PETALING JAYA, Jan 18 — As mainstream media industry is currently struggling in what has been written off as a ‘sunset industry’, news outlets must continue to offer high-quality journalism in their news sources in order to earn public trust.
According to Australian National University misinformation expert Dr Ross Tapsell, public trust is crucial for the media industry, where if it failed to earn, people would turn to alternative sources of information instead, such as the social media platforms which can be shared widely.
“So, how do we continue to have quality journalism and improve the quality of journalism at a time where the revenues for the mainstream media is being taken out by platforms like Google and Facebook?
“That’s a really difficult challenge but it is something Malaysia certainly needs to work on to make sure that there are credible news outlets that Malaysians can rely upon,” he told reporters after participating in ‘Building Malaysia’s Resistance Against Fake News: Diagnosis and Antidote’ discussion here today.
Citing recent Australia’s deadly wildfires that have burned more than millions of hectares across six states, Tapsell said there had been a lot of support for the country’s public broadcaster, ABC (Australian Broadcasting Corporation) News to look for the information on the disaster.
“Because when people are relying on important and reliable news, they turn to public broadcaster to see what’s happening in their community. That’s such an important part of a media landscape to have a quality public broadcaster,” he said.
On the challenges to combat fake news, Tapsell said every country around the world is struggling with the issue following the new digital era, where people have more freedom of expression on social media.
Therefore, he said there is a need to have control over the syndicates that produce disinformation by hiring a bunch of people to produce fake news in a formal way.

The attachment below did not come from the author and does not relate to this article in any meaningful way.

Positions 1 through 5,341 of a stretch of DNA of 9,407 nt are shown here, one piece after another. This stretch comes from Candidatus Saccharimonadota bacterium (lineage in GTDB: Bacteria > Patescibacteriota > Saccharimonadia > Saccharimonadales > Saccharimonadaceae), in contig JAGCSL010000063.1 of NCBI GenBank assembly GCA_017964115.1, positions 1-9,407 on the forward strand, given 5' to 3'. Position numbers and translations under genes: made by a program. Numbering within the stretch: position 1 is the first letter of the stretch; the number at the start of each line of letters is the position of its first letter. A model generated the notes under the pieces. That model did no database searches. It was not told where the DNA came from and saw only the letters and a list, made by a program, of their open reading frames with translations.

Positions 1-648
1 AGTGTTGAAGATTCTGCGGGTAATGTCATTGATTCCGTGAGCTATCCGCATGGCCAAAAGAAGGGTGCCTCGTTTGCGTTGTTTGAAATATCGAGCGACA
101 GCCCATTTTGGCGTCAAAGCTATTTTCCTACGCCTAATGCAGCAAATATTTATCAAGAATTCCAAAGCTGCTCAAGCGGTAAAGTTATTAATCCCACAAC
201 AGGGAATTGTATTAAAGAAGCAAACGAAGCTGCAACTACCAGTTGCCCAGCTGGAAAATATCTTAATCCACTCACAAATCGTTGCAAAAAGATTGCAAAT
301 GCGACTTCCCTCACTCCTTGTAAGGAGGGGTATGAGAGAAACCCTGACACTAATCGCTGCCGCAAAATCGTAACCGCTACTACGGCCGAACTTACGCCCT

“That is what needs to be controlled more rather than specifically targeting certain individuals. When countries in other parts of the region have targeted individuals, it becomes problematic because sometimes they don’t know they were spreading fake news, and other times they just do it for political purpose but they don’t really mean to cause offence.
“But if you crack down on syndicates, then that’s important because that’s the growing problem in the region and in the world,” he said.
Meanwhile, Tapsell also commended the current Malaysian government for eliminating the Anti-Fake News Act, a law criminalising fake news legislation that was passed by the previous Barisan Nasional (BN) government.
“I think abolishing the Anti-Fake News law was a good decision of the current government. It was clearly a law where the terms were very vague as to how fake news was defined, which means it could have been politicised.
“We have seen in other countries around the region when there is a vague law around fake news, and it becomes very easily politicised,” he said.
Tapsell was one of the speakers at the event today which was organised by international grassroots journalism organisation Hacks/Hackers Kuala Lumpur with cooperation from opinion research firm Merdeka Centre and supported by Google Malaysia.
The event was to examine the problem of online misinformation, or fake news, in Malaysia and the Southeast Asia region from both the insider and outsider perspectives. — Bernama